Dominion, like other electric utilities across the country, is increasing its commitment to natural gas. Gas is cheap (at the moment), it is virtually pollution free, and it has half the carbon emissions of coal. But there are legitimate questions how long it will remain cheap. No one is certain how long the Marcellus and Utica shale fields can continue to expand production, or how long supplies can keep pace with increasing consumption, especially after the U.S. starts exporting liquefied natural gas.
The main non-nuclear alternatives to natural gas are solar energy and wind power. In the past, those power sources have been exceedingly expensive, but improving technology has brought costs down. In Virginia, off-shore wind is still wildly uncompetitive in the near-term, and it appears that on-shore wind, sited mainly along mountain ridges, will be only a niche power source. The economics of solar look far more positive. The issue with solar, as with wind, is the intermittent nature of the power production. How much conventionally powered backup will be required, and what will be the impact, as solar becomes a major contributor, on electric grid reliability?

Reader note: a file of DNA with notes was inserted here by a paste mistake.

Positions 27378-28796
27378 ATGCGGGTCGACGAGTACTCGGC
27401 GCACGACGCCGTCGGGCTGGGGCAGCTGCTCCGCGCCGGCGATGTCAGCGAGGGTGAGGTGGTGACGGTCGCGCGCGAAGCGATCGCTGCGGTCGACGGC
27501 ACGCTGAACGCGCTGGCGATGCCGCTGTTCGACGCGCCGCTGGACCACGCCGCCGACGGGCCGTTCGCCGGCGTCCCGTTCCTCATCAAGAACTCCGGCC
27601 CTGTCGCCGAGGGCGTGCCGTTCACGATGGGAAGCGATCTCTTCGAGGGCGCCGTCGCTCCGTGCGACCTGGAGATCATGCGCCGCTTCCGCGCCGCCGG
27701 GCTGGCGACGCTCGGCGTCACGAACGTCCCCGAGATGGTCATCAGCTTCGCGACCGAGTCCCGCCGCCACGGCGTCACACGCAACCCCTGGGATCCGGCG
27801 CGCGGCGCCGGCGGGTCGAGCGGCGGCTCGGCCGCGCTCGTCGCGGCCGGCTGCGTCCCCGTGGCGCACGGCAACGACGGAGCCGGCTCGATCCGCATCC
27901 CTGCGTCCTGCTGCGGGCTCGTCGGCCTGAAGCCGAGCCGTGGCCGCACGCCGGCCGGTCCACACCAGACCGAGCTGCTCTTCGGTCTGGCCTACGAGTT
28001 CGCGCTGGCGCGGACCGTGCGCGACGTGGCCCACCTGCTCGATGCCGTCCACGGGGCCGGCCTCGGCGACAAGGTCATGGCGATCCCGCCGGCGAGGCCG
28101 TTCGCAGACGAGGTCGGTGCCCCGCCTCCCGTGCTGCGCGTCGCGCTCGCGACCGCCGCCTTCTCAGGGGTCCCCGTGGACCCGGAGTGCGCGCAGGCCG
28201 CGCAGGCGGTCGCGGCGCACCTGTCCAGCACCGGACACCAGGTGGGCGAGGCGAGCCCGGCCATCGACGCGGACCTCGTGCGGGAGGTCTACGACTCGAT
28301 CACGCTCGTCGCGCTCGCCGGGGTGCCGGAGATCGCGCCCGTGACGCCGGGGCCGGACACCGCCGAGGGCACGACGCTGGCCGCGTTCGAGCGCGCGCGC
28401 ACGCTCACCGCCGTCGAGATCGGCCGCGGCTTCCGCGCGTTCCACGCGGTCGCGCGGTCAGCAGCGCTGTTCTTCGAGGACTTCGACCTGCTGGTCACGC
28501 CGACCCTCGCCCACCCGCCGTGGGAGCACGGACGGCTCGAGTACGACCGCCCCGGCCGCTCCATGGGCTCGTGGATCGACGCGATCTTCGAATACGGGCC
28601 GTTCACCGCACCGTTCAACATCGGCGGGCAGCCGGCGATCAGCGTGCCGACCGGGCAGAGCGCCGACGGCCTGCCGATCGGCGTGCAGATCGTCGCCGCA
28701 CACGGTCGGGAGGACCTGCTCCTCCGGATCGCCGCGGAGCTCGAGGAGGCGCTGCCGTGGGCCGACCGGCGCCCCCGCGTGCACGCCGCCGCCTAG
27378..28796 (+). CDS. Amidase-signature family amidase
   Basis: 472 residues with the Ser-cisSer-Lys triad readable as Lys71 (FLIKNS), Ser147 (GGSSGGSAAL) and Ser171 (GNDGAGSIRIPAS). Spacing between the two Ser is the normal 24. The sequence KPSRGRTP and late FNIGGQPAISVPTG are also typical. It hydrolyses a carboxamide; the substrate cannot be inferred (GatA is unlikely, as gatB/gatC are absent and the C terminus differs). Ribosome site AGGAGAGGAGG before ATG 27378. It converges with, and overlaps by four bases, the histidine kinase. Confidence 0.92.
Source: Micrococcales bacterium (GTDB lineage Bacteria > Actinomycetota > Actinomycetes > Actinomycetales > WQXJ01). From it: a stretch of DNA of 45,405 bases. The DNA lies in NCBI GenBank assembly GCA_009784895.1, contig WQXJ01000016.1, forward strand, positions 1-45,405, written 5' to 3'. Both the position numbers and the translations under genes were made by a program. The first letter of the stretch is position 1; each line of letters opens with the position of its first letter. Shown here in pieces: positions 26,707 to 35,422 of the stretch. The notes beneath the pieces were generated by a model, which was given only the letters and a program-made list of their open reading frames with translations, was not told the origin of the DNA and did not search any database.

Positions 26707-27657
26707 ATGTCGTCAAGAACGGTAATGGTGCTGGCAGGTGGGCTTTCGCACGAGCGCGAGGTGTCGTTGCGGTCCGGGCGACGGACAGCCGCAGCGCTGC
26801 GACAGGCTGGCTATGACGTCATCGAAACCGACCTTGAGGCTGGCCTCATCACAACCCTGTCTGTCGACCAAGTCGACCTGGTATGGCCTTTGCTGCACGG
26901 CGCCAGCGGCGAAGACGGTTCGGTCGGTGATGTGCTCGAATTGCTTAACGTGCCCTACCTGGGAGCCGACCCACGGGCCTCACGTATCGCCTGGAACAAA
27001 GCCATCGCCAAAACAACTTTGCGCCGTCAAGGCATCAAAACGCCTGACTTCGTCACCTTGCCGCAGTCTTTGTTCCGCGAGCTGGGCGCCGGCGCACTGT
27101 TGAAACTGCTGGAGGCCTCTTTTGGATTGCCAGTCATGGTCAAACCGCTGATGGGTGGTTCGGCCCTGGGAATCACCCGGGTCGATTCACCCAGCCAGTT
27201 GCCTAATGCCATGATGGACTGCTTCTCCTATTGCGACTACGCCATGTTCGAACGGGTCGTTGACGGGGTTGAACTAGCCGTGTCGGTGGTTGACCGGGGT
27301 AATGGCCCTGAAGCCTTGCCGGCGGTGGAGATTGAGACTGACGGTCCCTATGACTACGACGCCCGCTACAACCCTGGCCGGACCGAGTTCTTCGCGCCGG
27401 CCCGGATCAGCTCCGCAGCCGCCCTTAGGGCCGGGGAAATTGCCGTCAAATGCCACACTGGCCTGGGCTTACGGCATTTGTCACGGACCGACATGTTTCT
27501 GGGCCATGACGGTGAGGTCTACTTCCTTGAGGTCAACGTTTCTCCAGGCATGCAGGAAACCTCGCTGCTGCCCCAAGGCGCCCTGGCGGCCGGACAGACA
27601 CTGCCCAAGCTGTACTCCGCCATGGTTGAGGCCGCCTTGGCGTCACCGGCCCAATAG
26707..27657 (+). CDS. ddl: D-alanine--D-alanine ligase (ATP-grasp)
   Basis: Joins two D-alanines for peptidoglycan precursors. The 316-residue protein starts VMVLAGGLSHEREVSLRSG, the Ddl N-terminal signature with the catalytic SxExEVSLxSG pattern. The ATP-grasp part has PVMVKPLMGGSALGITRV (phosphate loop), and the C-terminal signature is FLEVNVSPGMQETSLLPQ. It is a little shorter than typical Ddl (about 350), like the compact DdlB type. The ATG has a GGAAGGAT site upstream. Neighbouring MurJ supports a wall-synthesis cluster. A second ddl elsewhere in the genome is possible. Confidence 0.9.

The strategic question Dominion is asking is this: Does Virginia want a future electric grid that relies largely upon natural gas, wind and solar? Or does it want to diversify its fuel mix with nuclear power to provide a stable base? Should the state roll the dice on two or three power sources or spread its bets to include nuclear?
The cost of nuclear is a huge consideration. According an expert witness for the AG’s office, North Anna 3 would cost in the realm of $19.3 billion, a sum that could increase customers’ electric bills by 25%. Irene Leech, president of the Virginia Citizens Consumer Council, declared the nuclear project “the biggest single threat posed today against the pocketbooks of Virginia consumers.”